The Department of Administrative Services and the OSCIO agreed with all of our recommendations. The agency’s response can be found at the end of the report.

Read the full report here.

Featured New Audit Release

TEDx Reblog: The 5 types of mentors you need in your life

Everyone can use a mentor. Scratch that — as it turns out, we could all use five mentors. “The best mentors can help us define and express our inner calling,” says Anthony Tjan, CEO of Boston venture capital firm Cue Ball Group and author of Good People. “But rarely can one person give you everything you need to grow.”

At the Oregon Audits Division, we give all our staff, both new and well-worn, the opportunity to participate in mentoring relationships with others in the division. These relationships allow the person being mentored to grow by tapping into the wisdom and experience of others, and gives the mentor a chance to help develop the proficiency of those around them- and by extension, the whole office.

Mentoring relationships can be formal or informal, and as Julia Fawal writing for TEDx explains, can cover a broad array of development, learning, and support needs for all those who take part. When it comes to mentoring, more is more.

Read more here, or watch the video below.

 

 

Accountability and Media Featured

Audit Release: Opportunities Exist to Increase the Impact of State Agency Internal Audit Functions


Report Highlights

When internal audit functions are properly structured and resourced, they are a valuable asset for mitigating risks and improving agency performance and accountability. However, internal auditing has not been a priority in Oregon. Although the Department of Administrative Services (DAS) has the authority to create policy and a legal requirement to support audit functions, the agency has not strategically promoted the role of internal audit functions due to a number of factors. DAS has not effectively monitored, coordinated, or reported on internal audit function impacts, challenges, and resource needs to state legislators and other stakeholders.

Background

Internal audit functions help organizations achieve their objectives and improve performance. The Oregon Legislature determined internal audit activities within state government should be coordinated to promote effectiveness, and directed DAS to adopt rules and set standards to ensure the integrity of internal auditing.

Purpose

The purpose of this audit was to determine the steps DAS should take to more effectively coordinate state internal audit functions, and what actions can be taken to increase the impact of these critical functions.

Key Findings

  1. The effectiveness of an agency’s internal audit function is defined by the tone at the top. In general, the internal audit function at state agencies in Oregon is not prioritized or well understood by agency management and the Legislature. Many current challenges and deficiencies have persisted for more than two decades.
  2. Internal audit independence and impact is directly influenced by the effectiveness of the audit committee and the committee’s relationship with agency leadership. Internal audit functions in some state agencies do not follow important elements of professional audit standards that ensure independence from management. These deficiencies reduce the effectiveness of the functions and leave agencies more vulnerable to fraud, wasted taxpayer dollars, and other substantial risks.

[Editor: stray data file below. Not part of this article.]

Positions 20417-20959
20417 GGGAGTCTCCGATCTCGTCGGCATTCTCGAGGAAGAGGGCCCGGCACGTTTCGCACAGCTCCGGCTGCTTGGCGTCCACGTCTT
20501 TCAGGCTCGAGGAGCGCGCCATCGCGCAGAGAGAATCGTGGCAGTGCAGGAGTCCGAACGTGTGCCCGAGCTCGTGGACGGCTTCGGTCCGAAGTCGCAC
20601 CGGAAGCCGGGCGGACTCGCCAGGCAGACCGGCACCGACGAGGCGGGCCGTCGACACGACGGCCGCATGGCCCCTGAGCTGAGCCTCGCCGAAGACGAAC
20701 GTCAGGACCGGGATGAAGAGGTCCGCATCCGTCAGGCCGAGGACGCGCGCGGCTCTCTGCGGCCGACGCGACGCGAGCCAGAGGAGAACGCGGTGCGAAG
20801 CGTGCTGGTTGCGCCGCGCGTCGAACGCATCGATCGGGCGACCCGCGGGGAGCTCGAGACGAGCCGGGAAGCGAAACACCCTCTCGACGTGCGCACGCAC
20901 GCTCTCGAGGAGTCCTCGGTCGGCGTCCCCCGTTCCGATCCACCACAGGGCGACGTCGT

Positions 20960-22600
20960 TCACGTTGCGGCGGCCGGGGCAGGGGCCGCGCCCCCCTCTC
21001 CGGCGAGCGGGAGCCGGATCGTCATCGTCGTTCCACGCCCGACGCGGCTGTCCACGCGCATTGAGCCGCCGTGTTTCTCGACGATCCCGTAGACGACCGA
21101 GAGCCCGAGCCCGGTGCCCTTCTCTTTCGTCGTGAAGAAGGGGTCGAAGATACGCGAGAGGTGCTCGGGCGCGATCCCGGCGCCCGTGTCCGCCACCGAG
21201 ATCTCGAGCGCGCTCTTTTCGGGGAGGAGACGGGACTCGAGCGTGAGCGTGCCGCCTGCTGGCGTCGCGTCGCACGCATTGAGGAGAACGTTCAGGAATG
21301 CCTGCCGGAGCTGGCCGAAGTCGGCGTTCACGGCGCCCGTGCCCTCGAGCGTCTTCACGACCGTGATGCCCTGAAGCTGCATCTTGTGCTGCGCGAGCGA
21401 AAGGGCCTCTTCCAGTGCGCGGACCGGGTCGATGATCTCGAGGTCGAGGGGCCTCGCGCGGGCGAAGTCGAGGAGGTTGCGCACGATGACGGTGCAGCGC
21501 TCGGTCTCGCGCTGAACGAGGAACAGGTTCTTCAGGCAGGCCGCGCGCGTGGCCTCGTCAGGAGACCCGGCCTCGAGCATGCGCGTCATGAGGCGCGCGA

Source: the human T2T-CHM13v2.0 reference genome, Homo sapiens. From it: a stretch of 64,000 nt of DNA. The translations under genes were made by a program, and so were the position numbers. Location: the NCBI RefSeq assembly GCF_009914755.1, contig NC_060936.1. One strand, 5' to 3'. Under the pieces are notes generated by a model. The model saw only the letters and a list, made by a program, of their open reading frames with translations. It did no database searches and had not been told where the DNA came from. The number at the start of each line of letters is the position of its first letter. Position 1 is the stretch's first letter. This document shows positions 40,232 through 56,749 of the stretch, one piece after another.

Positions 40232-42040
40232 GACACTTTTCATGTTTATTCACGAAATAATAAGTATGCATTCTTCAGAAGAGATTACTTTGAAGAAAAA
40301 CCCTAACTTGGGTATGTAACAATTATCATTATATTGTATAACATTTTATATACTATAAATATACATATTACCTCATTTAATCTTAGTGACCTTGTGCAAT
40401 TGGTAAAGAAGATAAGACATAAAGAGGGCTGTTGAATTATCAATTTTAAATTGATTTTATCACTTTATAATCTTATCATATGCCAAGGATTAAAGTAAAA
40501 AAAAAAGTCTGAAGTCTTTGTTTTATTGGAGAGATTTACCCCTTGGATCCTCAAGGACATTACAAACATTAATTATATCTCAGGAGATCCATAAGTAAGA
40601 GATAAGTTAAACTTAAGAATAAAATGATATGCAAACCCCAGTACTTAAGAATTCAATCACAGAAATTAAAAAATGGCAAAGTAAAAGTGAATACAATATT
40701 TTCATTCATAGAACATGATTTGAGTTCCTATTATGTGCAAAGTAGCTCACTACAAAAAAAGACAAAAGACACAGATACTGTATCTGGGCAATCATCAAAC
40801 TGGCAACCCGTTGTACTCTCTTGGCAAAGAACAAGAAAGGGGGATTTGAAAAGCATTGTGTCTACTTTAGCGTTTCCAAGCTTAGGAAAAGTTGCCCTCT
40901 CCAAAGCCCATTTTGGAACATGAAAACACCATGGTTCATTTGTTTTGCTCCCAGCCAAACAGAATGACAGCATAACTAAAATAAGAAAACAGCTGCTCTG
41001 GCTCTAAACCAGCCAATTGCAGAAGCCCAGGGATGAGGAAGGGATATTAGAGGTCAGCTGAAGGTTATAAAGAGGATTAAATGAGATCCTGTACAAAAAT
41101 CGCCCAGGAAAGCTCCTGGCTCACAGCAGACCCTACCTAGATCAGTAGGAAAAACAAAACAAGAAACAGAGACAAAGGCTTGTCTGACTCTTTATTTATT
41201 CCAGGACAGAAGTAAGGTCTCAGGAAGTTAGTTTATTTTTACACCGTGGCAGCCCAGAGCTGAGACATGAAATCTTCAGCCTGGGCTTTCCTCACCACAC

3. Poor guidance and a lack of strategic management and effective coordination from DAS has contributed to internal audit challenges at state agencies. DAS reporting on statewide internal audit activities and impact could be a valuable tool for both internal auditors and policymakers, but DAS reports are often inaccurate, confusing, and uninformative.
  4. Many internal audit functions are staffed by well-trained, qualified professionals who make contributions to the agencies they serve despite governance and resource challenges. With additional emphasis and resources they could increase their value and return on investment potential.

Recommendations

We include 16 recommendations to DAS intended to enhance the value and impact of state agency internal audit functions. DAS agreed with 13 of 16 recommendations. The agency declined to say whether it agreed or disagreed with three recommendations.

 

Read full report here.

Featured New Audit Release Performance Audit

Audit Release: DEQ Should Improve the Air Quality Permitting Process to Reduce Its Permit Backlog and Better Safeguard Oregon’s Air

Report Highlights


The Secretary of State’s Audits Division found that the Oregon Department of Environmental Quality (DEQ) should evaluate staffing and workloads among air quality permit writers and provide better guidance to both staff and businesses to help reduce the agency’s air quality permit backlog.

Background

This audit reviewed air quality permitting at the Oregon Department of Environmental Quality. Air quality permits regulate the types and amounts of air pollution businesses are allowed to emit, based on federal pollution limits set by the Clean Air Act and state limits established in state laws and DEQ rules.

Audit Purpose

The purpose of this audit was to determine how DEQ could improve its air quality permitting process to better safeguard Oregon’s air quality.

Key Findings

The Oregon Department of Environmental Quality has a significant backlog in air quality permit renewals. We found that:

  1. 43% (106 out of 246) of DEQ’s largest and most complex federal and state air quality permit renewals are overdue for renewal. Additionally, more than 40% of the most complex permits issued from 2007 to 2017 exceeded timeframes established by DEQ or the Clean Air Act, some by several years.
  2. DEQ struggles to issue timely permits and renewals due to a variety of factors, including competing priorities, vacancies, and position cuts that have created unmanageable workloads. Other factors include inconsistent support and guidance for staff; a lack of clear, accessible guidance for applicants; and increased time for the public engagement process.